Attacktics: Projecting Part 2, The Approach.

You've picked your project, and now find yourself standing beneath it with a fistful of quickdraws unsure of what on earth to do next.

If you're like many people approaching their first "hard" route, you'll tie in, give it 100%, fall all over the place, maybe not even get to the top, and leave dejected.  Next trip, you'll come nowhere near that route, sticking instead to the grades you feel comfortable on.

Lets go ahead and cut that off.

Instead, if you exercise a little patience, along with a few tricks and the right tactics, projecting something hard can be a rewarding process.

Lets take it step by step...

Step 1:  Sussing.

Hang when you can.  This guy knows.

You aren't trying to send.  This is a project, remember?  Plan on, at the very least, going bolt to bolt.  Resist the urge to climb through multi-bolt moderate sections on your first attempt, instead stopping at each bolt, lowering back down and being completely sure that you're being as efficient as possible.  It's worth your time to try every possible sequence, and decide which is best for you.  The "official" beta isn't always the best way for everyone.  When you reach a crux section or hard to hang draw, don't be afraid to employ the stickclip.  There's no award for spending a bunch of extra energy taking a fall over and over when you're going bolt to bolt.  Stickclip it and toprope it. It's entirely possible that you might not do all the moves or make all the clips on your first time up the route, and that's absolutely ok.  Don't fret.   The goal here isn't to burn through all your skin, energy, and psyche, but to get to the top, get the gist of the climbing, and start to form a plan of attack.  After a few goes of bolt to bolting, you should start to feel a little more comfortable with what you're embarking on.

Step 2:  The Pieces.

Examine the pieces.

If there are moves you haven't done or clips you haven't made, focus on those.  You can make some small, easier links in the process of going up the route to try the hard moves, but be careful not to get too worked.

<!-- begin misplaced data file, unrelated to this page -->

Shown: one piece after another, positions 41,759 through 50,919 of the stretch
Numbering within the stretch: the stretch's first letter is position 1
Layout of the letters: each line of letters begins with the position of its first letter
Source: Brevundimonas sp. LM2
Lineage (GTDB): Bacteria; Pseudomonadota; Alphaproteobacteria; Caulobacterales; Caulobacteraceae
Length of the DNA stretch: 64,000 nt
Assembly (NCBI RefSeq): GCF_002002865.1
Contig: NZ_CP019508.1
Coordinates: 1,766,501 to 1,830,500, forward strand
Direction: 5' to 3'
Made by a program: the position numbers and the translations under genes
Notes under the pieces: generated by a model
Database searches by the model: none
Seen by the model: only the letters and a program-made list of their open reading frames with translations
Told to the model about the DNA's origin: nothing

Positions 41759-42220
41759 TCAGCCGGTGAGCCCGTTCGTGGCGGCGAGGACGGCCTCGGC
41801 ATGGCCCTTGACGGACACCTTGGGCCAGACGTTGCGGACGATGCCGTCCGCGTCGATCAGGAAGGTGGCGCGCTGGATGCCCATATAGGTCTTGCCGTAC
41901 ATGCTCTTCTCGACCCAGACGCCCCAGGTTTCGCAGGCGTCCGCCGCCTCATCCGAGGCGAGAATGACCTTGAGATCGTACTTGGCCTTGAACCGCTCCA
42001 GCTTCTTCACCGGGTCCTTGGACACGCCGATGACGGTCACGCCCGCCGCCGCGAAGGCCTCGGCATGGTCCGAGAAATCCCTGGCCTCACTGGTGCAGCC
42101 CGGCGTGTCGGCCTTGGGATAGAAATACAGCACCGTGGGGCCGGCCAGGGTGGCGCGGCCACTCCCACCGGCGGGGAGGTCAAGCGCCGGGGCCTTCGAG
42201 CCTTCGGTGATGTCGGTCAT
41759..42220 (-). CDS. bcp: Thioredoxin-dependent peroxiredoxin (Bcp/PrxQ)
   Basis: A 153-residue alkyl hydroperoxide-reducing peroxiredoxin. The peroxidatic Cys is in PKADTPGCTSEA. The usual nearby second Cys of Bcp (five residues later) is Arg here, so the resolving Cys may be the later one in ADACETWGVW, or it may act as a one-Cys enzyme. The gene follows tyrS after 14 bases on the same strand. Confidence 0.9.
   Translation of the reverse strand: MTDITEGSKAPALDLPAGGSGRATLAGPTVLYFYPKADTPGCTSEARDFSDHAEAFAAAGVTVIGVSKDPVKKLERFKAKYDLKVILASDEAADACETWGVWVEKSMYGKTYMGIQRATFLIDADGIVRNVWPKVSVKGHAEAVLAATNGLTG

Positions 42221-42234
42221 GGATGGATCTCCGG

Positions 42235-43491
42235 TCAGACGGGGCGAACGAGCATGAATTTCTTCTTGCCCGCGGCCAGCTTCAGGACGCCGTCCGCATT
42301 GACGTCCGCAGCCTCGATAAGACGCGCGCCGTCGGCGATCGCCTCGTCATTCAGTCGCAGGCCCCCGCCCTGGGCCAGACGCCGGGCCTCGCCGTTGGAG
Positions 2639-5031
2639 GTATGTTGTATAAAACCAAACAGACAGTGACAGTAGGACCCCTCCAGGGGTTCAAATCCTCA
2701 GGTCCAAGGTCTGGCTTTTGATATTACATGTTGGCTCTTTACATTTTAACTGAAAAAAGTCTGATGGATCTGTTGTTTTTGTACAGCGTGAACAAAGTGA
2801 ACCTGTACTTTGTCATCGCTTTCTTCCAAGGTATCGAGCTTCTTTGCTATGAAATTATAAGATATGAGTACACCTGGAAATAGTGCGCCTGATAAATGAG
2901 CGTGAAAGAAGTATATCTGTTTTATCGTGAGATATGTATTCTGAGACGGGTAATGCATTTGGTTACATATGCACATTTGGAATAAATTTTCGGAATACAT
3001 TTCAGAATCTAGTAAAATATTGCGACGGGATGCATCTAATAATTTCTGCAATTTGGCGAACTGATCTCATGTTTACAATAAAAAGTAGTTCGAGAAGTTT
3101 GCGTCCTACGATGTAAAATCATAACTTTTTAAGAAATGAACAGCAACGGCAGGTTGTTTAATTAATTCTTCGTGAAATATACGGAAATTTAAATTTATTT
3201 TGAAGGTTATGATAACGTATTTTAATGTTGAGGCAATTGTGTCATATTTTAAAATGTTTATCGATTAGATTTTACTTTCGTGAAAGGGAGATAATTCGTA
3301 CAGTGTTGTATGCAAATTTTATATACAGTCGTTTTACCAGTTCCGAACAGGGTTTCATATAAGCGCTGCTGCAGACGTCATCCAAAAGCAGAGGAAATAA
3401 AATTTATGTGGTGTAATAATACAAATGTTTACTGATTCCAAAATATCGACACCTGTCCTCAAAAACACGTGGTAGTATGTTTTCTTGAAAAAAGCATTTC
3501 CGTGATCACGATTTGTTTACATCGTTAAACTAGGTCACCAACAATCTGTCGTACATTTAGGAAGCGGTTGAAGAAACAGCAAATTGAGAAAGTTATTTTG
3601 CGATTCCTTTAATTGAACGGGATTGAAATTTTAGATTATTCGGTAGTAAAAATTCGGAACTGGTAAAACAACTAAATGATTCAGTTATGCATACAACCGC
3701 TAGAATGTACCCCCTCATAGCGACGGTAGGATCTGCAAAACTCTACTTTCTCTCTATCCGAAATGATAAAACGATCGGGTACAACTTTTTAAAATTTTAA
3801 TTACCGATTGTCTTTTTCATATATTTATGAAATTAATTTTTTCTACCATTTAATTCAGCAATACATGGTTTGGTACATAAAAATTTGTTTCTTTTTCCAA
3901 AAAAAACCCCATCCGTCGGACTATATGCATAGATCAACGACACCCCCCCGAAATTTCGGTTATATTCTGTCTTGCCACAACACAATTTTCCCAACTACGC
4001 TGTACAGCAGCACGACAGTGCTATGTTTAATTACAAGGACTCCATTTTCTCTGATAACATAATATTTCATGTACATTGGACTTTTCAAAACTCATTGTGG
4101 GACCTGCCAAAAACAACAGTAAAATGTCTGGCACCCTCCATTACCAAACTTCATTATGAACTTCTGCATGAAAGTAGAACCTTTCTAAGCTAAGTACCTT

Save your power for learning the hardest moves by continuing to go bolt to bolt, or even a couple of bolts at a time, if you feel the need.  I might even still employ the stickclip well into this phase of the project if there is a particularly heady, difficult, or complex section that I can more efficiently work out on toprope. Learn the clipping stances and the rest stances. Depending upon how difficult for you this project is, this phase can last anywhere from 1 or 2 goes to weeks of work.  Take as long as you need.

Step 2a:  

Occasionally a project will have a move or sequence that you can understand... you can see exactly how to do it... you just haven't connected yet.  Use your energy early in the session to work on this section, moving on to Step 3 after you feel that your power is draining and you're no longer able to give 100% there.   If the move is extremely low percentage, you may only stick it a time or two, and it's not a bad idea to have the rest of the route send-ready.

Step 3:  Linkage.

All the moves are done, and it's time to start making the obvious smart links.  By "smart links", I mean that you won't always just see how high you can get from the ground, then see how high you get before falling again.  Instead, you should step back and break the route down into parts.  Is there an obvious rest somewhere?  A good hold separating cruxes?  Anything that breaks the route, including just a crux in the middle of an extremely sustained section, can be considered a checkpoint.  If you know you're in for the long haul, go for the obviously easy links first.  If you plan on making short work of this one, skip straight to the hardest links and save the easy ones for when you're a little worked.  Ground to Checkpoint 1.  Now say "Take", go in direct to the bolt, and hang out for awhile.  When you feel ready, proceed to Checkpoint 2.   Keep in mind that Checkpoint 1 doesn't need to be halfway up the route.  It could be at the 2nd bolt if there is an obvious reason to stop there.  Also, don't forget that the beginning and end of the crux are essentially checkpoints.  You may not be able to link through the crux just yet, so break it into even smaller sections.  Quickly work through the obvious "smart links" that you can, over the course of a few goes, really working out the efficiency in those easier sections, and move on to Step 4.

Step 4:  Next Post!

You've made all the obvious links and you have the easier sections fairly dialed in, and you're ready to either start redpoint goes (if it's a short term project), or really dig in to working the route (if it's a long term affair).  If you're ready for redpoint attempts, remove the word "take" from your vocabulary, tie in, step on, and see how it goes.  We'll talk more about smart and efficient tactics for working a long or mid term project in Part 3.  In Part 4, we'll move on to redpoint attempts.